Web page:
Novel Approaches to the Scandinavian Interior
I just finished the hard-to-put-down Stieg Larsson trilogy about the brilliant, quirky, but severely wronged Swedish computer hacker Lisbeth Salander, and the books’ Stockholm setting made me want to learn more about Swedish design. Lisbeth and her fellow protagonist, journalist Mikael Blomkvist, seem to make themselves coffee and sandwiches quite a lot so I started thinking about furniture — what might they use for such impromptu meals? (Besides IKEA, that is, which we’ll get to in a moment.) A little computer sleuthing of my own and there you are!
Or — Där är du! in Swedish. Enter the tray table, like this current one from Svenskt Tenn, a famous Stockholm interior design store. It’s a clever design — the top is a metal tray (there are two sizes: 65 cm diameter or 49 cm diameter) that can be changed. Trays are as varied as the plot twists in the The Girl With the Dragon Tattoo and the other two Larsson novels.
They’re based on fabric patterns by the Viennese architect Joseph Frank, who settled in Stockholm in 1933 and became the principal designer for Svenskt Tenn. In fact Frank is considered one of the founders of Swedish modern design and much of his work, including pendant lamps, chairs, and mirrors (examples shown below) is still being produced today by Svenskt Tenn.
But Lisbeth’s taste in furniture is all IKEA. According to the second book in the series — The Girl Who Played With Fire – Lisbeth buys an expensive view-oriented apartment in the elegant building shown above (The photo is courtesy the Stockholm Museum, which now offers tours of key locations mentioned in the books) and selects a huge array of items from IKEA to fill it. All the items she buys are neatly listed in this ingenious graphic created by Apartment Therapy .
Though Lisbeth is gonzo with computers it doesn’t sound like she had any interest in putting the furniture together herself — everything seems to arrive fully assembled. (I’m with her there…). IKEA is perfect for Lisbeth — contemporary, adaptable, instant — just the way she is with the Internet. Another way to go, in addition to Joseph Frank, would have been via the famous late 19th and early 20th century Arts & Crafts Swedish painter and interior designer Carl Larsson. His home is a museum you can visit — here’s an image of the dining room, courtesy the official Carl Larsson website.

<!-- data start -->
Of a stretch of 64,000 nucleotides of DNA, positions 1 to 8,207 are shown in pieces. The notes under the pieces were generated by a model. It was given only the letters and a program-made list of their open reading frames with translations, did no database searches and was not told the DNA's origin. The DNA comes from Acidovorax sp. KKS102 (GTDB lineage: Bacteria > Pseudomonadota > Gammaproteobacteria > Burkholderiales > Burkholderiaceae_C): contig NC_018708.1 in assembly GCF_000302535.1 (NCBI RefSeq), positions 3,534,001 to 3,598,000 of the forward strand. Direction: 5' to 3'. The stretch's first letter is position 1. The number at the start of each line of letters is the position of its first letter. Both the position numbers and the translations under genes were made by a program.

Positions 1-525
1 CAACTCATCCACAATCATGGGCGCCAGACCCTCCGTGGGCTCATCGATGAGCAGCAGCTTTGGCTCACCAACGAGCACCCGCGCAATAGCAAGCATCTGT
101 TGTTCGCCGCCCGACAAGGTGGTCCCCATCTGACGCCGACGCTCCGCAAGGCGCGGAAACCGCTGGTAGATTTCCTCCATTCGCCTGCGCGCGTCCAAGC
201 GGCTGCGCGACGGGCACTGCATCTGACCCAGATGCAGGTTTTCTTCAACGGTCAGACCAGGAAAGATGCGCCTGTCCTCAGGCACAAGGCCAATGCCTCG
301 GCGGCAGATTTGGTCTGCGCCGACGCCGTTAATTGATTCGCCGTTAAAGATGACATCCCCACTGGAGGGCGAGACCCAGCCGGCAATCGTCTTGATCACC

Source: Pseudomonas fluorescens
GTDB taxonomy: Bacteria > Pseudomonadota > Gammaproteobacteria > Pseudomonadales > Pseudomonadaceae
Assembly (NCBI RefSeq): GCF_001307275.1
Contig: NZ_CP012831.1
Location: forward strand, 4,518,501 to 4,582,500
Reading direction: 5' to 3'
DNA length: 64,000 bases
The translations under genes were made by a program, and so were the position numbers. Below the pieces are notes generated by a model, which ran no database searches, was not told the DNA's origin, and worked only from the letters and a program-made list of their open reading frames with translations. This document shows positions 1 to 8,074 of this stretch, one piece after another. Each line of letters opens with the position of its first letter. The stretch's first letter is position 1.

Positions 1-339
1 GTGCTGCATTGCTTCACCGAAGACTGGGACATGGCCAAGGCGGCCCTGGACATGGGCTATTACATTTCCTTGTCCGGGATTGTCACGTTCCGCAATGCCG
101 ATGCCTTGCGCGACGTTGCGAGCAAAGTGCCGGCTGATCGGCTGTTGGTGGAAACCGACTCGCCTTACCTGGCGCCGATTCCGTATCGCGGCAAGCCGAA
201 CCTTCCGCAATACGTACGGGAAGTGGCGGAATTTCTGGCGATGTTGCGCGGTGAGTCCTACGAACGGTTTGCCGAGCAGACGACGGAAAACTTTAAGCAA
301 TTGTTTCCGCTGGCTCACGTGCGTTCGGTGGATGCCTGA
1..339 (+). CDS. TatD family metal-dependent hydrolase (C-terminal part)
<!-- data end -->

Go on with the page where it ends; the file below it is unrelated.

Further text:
It’s a very beautiful icon of Swedish culture, and I would love to visit someday. But I can see how the storybook country style of such rooms might not fit the fast-paced urbanism that Stieg had in mind — though a Carl Larsson painting could well have been in the home of the magazine editor Erika Berger, who figures strongly in a subplot in the third book, The Girl Who Kicked the Hornet’s Nest. Too much Carl Larrson might have been a distraction from the Stieg Larsson plot.
Now if a Stieg Larsson character built a new house, what would it be? I think Mikael Blomkvist, after retiring on the proceeds of his journalistic triumphs, might hire the innovative young Swedish architecture firm Widjedal, Racki, Bergerhoff to build something like this:
with its own writing studio down by the water:
Design begins with a dream — and perhaps a novel or two, not to mention an autobiography and some financing — and Där är du! (These images are courtesy the architecture firm by way of Gradient Magazine.)